20 Second Rule for Email


Cyber criminals are taking advantage of the confusion while companies adjust to new remote workforce models. They are sending emails promising vital information about staying safe, while in reality, they are scams that push malware, ransomware, misinformation, and attempt to steal passwords and other private information.


Use the 20 second rule for washing your hands and for evaluating emails. Spend four seconds on each of the points below to ensure your inbox stays squeaky clean.

  • Don’t share personal information. Emails that request your Social Security number, login info, or other personal information usually are associated with phishing attacks. Legitimate organizations typically don’t request that type of information via email.
    • As a general rule, never respond to emails with any type of personal data unless you can verify the requestor is legitimate outside of email, such as with a phone call or text from the number listed on their website (don’t automatically trust the contact info in the email).
  • Check the email address. Verify that the email address matches the display name. Be especially careful when checking emails from your phone or tablet as they typically only show the sender’s name, not the full email address, at the top.
    • If you do not recognize the email address, or it seems suspicious, ask your IT Department how you should handle it.
  • Watch for spelling and grammatical errors. If the email includes spelling, punctuation, and/or grammar errors, those are red flags that indicate the email is not legitimate.
  • Look for generic greetings. Phishing emails typically are not personalized, instead aiming at a broader audience. If there is no greeting, or a generic one such as “Dear sir or madam”, that’s a sign to look at the email in more detail to verify its validity.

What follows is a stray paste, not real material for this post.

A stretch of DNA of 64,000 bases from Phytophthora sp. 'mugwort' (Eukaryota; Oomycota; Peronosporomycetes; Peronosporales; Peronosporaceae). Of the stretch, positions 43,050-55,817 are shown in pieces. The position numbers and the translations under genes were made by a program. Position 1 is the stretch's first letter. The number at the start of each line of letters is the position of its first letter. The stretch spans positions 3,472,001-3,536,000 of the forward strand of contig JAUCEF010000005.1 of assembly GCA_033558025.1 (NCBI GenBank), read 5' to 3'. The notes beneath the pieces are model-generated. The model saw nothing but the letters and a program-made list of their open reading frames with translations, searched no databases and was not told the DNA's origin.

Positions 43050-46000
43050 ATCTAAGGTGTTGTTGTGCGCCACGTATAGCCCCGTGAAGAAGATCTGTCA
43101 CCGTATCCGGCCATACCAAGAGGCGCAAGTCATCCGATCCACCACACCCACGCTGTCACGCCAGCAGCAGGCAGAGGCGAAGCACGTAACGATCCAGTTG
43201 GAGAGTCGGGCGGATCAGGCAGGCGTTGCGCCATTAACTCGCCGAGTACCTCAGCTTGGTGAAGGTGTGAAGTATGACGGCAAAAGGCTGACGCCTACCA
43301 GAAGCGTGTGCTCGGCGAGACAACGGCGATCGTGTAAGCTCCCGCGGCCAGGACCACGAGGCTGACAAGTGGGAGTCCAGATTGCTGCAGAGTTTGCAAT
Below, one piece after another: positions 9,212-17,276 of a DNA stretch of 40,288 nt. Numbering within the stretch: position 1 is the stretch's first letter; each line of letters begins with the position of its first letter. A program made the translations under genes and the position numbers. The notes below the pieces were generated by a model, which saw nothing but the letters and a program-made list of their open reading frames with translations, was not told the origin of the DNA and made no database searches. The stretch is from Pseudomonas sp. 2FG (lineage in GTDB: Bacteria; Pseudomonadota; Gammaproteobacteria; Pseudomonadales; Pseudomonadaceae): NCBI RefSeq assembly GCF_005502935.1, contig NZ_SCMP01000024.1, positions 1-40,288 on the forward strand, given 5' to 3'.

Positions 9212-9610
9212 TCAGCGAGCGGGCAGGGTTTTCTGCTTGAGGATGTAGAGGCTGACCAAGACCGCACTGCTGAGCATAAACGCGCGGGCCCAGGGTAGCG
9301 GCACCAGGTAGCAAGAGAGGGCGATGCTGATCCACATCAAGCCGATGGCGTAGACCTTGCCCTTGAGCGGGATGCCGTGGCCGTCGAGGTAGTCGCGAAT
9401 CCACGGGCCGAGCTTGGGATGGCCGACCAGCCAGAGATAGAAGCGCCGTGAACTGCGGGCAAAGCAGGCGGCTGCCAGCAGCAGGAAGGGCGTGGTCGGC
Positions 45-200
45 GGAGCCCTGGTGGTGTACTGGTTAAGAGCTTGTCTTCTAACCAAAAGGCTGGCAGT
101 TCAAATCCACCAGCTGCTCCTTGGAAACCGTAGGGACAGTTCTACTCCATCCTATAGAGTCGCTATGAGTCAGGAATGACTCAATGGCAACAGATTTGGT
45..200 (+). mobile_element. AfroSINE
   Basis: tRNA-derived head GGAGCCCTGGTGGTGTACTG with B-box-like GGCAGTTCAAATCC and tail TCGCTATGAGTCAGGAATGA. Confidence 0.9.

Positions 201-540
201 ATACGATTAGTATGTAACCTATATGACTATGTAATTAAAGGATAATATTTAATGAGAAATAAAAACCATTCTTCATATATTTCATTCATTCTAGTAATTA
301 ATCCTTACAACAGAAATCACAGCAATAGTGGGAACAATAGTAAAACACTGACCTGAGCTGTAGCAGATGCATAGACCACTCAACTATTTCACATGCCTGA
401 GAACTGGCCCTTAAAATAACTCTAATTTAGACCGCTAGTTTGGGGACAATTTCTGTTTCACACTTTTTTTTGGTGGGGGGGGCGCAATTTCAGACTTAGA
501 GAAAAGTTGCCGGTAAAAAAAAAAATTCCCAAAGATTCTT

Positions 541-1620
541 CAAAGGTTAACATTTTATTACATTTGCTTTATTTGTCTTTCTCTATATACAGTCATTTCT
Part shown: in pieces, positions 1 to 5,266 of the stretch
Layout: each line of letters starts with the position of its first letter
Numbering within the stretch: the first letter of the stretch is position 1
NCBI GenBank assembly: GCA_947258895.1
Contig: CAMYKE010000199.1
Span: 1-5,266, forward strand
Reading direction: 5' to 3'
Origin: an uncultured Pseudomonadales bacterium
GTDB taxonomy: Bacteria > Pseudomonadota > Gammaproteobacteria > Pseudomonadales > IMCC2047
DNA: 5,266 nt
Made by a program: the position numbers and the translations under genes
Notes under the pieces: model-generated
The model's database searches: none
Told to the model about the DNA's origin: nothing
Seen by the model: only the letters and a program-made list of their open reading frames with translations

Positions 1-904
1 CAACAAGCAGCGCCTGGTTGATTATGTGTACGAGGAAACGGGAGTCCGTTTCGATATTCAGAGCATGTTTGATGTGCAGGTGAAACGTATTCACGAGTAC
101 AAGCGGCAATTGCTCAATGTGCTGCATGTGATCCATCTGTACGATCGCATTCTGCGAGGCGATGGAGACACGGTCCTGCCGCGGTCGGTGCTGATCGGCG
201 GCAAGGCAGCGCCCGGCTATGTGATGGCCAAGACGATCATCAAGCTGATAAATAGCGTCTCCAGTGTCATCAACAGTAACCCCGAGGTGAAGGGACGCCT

• Don’t act on that sense of urgency. Emails that demand immediate attention, such as the threat of legal action, are designed to make you panic and proceed before thinking it through. If an email makes you say, “Oh no!”, it’s best to take a step back and reevaluate.


What’s happening during COVID-19?

These malicious people are acting as if they are from legitimate organizations, perhaps ones you already know, providing information about COVID-19.

These emails might:

  • Include attachments claiming to have the latest information and statistics
  • Links to news websites requiring you to log in before you can access content
  • Pose as one of your coworkers or your leadership team sharing new policies designed around your organization’s COVID-19 response

Need more info? Talk to your IT Department or learn how our cybersecurity experts can help.